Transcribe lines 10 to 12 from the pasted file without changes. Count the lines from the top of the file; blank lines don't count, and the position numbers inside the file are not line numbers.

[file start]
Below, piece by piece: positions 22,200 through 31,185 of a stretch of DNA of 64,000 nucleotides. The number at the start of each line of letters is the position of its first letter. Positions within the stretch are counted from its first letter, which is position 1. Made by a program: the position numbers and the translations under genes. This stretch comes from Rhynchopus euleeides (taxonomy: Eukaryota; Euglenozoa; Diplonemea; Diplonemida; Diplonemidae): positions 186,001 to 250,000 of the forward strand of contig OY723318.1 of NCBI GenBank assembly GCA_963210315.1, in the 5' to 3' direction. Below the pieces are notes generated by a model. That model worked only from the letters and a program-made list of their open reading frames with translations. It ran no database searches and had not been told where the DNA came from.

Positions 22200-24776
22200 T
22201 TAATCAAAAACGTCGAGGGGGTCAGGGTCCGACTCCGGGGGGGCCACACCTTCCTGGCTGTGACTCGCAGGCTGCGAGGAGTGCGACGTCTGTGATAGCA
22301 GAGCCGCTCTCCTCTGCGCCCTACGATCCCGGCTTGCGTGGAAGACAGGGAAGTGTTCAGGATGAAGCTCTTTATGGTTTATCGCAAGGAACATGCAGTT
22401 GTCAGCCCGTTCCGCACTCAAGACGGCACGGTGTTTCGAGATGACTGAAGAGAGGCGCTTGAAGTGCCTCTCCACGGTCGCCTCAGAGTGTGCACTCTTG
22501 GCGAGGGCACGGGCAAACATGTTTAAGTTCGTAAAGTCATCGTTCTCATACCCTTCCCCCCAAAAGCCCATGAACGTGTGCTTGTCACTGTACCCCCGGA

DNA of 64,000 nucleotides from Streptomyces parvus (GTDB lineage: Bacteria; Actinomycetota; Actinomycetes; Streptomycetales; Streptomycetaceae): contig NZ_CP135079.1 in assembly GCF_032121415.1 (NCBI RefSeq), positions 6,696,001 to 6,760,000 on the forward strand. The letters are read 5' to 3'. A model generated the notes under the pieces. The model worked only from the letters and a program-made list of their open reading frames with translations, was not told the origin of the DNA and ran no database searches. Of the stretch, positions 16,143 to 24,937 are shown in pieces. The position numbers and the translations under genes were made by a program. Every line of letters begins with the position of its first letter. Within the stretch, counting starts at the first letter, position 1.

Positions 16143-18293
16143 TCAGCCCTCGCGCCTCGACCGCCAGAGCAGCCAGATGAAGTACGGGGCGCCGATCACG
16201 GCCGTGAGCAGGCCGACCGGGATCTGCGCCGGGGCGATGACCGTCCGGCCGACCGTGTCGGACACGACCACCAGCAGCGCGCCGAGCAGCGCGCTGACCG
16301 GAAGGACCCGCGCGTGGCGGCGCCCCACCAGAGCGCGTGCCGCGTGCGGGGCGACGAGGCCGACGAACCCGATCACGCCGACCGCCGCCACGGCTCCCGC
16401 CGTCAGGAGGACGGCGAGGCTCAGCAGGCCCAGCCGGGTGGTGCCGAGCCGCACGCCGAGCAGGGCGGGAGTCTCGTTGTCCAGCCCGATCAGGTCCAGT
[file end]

16143 TCAGCCCTCGCGCCTCGACCGCCAGAGCAGCCAGATGAAGTACGGGGCGCCGATCACG
16201 GCCGTGAGCAGGCCGACCGGGATCTGCGCCGGGGCGATGACCGTCCGGCCGACCGTGTCGGACACGACCACCAGCAGCGCGCCGAGCAGCGCGCTGACCG
16301 GAAGGACCCGCGCGTGGCGGCGCCCCACCAGAGCGCGTGCCGCGTGCGGGGCGACGAGGCCGACGAACCCGATCACGCCGACCGCCGCCACGGCTCCCGC